Universal Health Services scrambles after alleged ransomware attack, Japan Airlines removes gendered language and JPMorgan Chase’s WFH update

Also: Brand managers gear up for #NationalCoffee Day, PR budgets are down and content marketing gets organizations’ focus, WebMD stokes ire with chai latte recipe, and more.

Hello, communicators:

Today is #NationalCoffeeDay, and brand managers have been crafting content in preparation:

Share with us the most clever content you’ve seen for the “holiday” under the #DailyScoop hashtag.

Here are today’s top stories:

Universal Health Services hit with ‘IT security issue’

 The health care system, which owns 400 locations that are primarily across the United States, is scrambling as its computer systems have failed over the weekend due to what some reports are calling a ransomware attack.

 NBC News reported:

Two Universal Health Services nurses, who requested to not be named because they weren’t authorized by the company to speak with the media, said that the attack began over the weekend and had left medical staff to work with pen and paper.

Though news outlets are reporting a potential security breach, the organization has remained tight-lipped.

Universal Health Services issued the following statement on Monday:

The IT Network across Universal Health Services (UHS) facilities is currently offline, due to an IT security issue.

We implement extensive IT security protocols and are working diligently with our IT security partners to restore IT operations as quickly as possible. In the meantime, our facilities are using their established back-up processes including offline documentation methods. Patient care continues to be delivered safely and effectively.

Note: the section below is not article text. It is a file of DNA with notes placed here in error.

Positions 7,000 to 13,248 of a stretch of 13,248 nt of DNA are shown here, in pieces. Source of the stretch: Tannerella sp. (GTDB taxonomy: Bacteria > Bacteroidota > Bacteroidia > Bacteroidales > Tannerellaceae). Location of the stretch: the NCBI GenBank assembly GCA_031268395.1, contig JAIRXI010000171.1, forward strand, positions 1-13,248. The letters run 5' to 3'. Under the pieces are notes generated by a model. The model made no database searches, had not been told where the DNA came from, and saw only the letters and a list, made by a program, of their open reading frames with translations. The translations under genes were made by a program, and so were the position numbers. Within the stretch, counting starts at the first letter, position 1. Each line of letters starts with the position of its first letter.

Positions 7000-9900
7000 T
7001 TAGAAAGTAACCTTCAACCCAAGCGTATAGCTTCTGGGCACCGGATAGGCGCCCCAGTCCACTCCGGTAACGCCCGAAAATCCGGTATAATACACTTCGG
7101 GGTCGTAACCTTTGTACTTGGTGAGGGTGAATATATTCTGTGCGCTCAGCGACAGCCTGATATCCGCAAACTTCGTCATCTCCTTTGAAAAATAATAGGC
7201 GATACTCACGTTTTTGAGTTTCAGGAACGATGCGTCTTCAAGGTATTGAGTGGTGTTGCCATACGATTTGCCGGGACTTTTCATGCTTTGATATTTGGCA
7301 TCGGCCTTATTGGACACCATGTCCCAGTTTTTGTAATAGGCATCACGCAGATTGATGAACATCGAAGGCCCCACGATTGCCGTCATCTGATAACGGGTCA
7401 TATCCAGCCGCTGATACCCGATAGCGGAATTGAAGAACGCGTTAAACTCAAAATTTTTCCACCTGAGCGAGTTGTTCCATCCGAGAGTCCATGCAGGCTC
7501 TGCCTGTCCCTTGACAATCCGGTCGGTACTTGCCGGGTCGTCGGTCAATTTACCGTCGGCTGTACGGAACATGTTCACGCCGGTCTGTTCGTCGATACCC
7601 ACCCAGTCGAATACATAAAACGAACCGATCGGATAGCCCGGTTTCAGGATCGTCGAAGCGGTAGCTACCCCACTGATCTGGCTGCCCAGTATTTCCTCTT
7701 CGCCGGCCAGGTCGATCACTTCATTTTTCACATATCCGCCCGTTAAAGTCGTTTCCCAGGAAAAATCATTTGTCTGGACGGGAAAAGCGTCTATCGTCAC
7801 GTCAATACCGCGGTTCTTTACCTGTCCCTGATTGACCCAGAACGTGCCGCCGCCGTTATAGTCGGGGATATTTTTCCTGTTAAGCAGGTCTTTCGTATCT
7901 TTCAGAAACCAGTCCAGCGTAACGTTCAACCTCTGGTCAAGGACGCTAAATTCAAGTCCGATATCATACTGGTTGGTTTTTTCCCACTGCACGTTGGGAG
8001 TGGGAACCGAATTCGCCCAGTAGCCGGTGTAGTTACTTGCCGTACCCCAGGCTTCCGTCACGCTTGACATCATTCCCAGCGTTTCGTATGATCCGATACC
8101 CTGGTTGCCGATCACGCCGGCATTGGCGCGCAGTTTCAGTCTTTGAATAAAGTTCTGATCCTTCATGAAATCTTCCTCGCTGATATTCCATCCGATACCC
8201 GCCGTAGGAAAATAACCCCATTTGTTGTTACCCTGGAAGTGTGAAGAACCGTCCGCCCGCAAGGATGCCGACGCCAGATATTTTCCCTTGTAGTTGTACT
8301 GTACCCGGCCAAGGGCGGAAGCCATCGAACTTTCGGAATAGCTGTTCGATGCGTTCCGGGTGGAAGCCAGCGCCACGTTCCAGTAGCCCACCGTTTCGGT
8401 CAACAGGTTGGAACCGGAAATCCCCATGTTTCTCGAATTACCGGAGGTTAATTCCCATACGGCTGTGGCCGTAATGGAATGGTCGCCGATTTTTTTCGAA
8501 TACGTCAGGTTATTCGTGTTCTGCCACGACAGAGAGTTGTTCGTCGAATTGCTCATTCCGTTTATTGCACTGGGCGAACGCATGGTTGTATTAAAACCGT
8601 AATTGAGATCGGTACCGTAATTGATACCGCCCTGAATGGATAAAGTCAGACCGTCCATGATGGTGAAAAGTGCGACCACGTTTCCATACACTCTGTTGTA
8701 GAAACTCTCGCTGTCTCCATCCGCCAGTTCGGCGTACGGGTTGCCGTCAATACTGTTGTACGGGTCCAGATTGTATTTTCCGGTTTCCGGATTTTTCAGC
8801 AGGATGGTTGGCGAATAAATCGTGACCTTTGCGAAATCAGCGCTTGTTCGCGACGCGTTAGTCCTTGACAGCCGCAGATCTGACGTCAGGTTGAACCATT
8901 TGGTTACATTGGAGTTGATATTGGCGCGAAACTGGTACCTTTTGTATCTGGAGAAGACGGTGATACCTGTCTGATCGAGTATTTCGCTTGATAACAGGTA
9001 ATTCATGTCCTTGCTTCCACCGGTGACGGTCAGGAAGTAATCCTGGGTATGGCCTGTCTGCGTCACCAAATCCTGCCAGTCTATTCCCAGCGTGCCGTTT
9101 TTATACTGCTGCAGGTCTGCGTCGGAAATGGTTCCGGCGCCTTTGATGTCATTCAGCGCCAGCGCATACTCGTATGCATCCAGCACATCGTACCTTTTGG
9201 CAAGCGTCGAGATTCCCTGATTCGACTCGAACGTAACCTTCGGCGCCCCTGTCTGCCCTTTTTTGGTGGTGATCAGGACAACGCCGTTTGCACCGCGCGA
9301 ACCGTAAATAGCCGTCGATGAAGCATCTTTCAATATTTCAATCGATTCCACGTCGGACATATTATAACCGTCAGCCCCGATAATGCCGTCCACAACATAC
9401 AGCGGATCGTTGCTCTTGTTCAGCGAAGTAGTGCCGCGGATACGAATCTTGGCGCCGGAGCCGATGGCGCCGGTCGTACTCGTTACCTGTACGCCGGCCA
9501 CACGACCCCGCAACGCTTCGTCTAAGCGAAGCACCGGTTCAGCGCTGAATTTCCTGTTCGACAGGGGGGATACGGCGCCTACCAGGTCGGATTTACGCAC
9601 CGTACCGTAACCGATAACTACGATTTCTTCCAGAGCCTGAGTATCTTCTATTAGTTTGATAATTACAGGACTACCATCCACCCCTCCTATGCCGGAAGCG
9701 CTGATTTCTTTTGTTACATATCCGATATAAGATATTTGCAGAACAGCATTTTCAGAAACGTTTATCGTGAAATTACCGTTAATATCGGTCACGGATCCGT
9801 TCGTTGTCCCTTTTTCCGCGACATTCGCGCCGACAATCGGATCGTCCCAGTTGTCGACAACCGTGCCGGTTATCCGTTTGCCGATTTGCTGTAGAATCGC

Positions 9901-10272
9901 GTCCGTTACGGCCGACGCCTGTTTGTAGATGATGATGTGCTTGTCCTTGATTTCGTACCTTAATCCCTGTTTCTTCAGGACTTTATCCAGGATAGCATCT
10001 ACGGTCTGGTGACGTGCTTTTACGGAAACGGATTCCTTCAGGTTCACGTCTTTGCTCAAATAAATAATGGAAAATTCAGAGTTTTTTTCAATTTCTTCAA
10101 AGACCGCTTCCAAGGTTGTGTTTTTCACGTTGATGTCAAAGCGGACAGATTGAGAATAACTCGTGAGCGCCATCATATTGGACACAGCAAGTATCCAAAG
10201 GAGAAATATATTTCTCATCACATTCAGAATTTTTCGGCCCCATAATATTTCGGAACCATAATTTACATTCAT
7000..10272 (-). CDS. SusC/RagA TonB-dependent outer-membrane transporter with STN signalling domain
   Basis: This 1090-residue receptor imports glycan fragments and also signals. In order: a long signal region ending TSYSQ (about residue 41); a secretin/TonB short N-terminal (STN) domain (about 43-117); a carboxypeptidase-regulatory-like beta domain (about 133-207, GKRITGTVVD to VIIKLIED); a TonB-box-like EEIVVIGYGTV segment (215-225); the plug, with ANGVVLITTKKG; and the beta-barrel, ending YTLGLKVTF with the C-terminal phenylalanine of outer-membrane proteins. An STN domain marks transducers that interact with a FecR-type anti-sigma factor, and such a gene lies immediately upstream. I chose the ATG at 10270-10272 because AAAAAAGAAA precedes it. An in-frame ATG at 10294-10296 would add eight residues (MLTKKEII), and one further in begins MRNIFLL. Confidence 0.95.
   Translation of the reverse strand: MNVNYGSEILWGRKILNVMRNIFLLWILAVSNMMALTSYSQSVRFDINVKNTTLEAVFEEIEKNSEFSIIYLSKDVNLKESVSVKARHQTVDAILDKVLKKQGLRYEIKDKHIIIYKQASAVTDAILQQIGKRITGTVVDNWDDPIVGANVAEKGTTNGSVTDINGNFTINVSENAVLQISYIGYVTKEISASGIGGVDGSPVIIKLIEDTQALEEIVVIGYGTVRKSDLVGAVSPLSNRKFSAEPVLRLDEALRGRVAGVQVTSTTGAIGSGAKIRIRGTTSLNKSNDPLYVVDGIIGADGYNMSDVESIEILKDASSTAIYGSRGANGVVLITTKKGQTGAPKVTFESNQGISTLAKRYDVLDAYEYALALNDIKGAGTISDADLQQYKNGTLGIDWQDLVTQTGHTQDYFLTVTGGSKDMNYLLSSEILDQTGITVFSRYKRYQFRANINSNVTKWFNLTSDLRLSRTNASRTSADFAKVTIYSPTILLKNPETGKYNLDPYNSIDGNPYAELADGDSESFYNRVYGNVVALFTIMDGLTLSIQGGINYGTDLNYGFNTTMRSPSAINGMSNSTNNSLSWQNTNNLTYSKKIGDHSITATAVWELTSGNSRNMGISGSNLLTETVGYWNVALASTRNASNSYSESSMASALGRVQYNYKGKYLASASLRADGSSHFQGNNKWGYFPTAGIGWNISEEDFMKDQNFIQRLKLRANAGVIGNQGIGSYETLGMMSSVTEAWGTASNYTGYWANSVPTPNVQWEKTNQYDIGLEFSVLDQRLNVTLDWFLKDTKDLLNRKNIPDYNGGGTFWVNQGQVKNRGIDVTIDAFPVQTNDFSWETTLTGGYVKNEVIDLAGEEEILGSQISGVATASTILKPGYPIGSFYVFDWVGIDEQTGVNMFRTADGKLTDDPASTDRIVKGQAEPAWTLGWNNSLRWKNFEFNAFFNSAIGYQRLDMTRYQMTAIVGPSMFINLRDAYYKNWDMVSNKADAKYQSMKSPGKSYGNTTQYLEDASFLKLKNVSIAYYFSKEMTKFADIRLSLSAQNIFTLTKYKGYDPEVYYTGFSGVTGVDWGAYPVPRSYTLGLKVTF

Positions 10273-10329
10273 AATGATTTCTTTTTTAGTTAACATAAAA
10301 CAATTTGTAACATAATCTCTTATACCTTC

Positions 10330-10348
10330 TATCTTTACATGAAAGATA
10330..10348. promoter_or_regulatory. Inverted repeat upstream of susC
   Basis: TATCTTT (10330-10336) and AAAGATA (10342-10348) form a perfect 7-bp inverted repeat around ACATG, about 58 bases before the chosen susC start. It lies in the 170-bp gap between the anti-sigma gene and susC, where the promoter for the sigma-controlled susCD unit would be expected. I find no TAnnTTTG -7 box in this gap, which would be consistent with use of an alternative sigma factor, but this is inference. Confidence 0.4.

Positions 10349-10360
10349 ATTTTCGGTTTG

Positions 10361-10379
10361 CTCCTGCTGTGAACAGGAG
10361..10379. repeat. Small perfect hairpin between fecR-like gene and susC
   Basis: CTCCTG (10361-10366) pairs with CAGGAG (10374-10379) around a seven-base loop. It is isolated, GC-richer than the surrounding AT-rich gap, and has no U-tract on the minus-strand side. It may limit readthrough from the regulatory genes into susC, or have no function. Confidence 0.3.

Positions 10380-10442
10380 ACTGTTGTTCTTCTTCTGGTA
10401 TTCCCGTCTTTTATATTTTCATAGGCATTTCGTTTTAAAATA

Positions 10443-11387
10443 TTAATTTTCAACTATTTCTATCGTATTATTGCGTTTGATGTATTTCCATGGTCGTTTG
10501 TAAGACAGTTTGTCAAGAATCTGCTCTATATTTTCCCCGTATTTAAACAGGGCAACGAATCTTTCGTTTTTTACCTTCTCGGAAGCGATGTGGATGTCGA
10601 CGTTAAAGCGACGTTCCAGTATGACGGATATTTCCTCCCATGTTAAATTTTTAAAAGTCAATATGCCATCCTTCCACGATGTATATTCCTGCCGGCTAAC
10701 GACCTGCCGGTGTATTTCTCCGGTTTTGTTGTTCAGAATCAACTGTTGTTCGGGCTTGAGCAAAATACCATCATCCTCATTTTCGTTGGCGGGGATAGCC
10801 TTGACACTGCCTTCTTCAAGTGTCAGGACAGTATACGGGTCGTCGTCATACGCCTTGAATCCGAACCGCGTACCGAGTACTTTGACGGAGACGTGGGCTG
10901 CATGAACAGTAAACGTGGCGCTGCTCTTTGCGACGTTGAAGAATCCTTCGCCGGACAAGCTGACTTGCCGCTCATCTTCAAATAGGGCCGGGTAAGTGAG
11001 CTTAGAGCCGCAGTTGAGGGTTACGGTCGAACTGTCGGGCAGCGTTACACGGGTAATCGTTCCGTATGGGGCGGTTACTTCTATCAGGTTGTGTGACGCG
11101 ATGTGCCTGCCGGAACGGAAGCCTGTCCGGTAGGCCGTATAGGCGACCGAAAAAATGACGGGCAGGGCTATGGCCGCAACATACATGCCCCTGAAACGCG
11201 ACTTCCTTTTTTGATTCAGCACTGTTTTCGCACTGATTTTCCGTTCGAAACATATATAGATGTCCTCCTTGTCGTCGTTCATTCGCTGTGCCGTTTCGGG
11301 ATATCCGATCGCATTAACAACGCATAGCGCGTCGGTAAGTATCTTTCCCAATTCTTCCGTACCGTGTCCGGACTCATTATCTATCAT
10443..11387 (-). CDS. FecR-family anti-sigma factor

No patient or employee data appears to have been accessed, copied or misused.

Why it’s important: Prepare early and extensively for cybersecurity crises, especially as e-commerce grows and many workforces are remote or hybrid. Work with your IT staff and help your employees to become more digitally savvy in regards to security best practices, and get everyone on your team involved with (or at least aware of) your crisis plan.


Japan Airlines announced that it’s removing the phrase, “ladies and gentlemen” from English in-flight announcements to promote inclusivity. Announcements in Japanese won’t change, as those greetings are already not gender specific.

 The New York Times reported:

Mark Morimoto, a Japan Airlines spokesman, said on Tuesday that greetings and announcements in English at the airport and in the cabin would use gender-neutral language such as “all passengers” or “everyone”—or avoid gender-specific phrases altogether—from Thursday.

“We aspire to be a company where we can create a positive atmosphere and treat everyone, including our customers, with respect,” Mr. Morimoto said in an email.

CNN Travel reported:

Yutaro Iwasaki, publicist for JAL, told CNN Travel that “we have been promoting diversity in the community since 2014, and this is one of our actions taken to treat everyone (the same) regardless of gender.”

Airlines such as Easy Jet and Air Canada have also removed the phrase from its announcements. You can do the same by considering changes you can make to your internal and external announcements to make your messages more inclusive and welcoming.


 Allocadia’s “State of Spend 2020 Marketing Investment Benchmarking Report” revealed that nearly half (45%) of organizations cut PR budgets by more than 20% from 2020’s first quarter to its second, and forecasts don’t see that money coming back for the third quarter.

Instead, organizations are investing more than ever in content marketing, with 39% reporting at least a 20% increase:


Image courtesy of Allocadia.

 With more increases for content marketing budgets on the way, communicators would do wise to hone their content creation and distribution skills, especially on digital channels.

 You can read the entire report here.  


Looking for more insight on how to address the current global crisis and lead your organization into a strong recovery?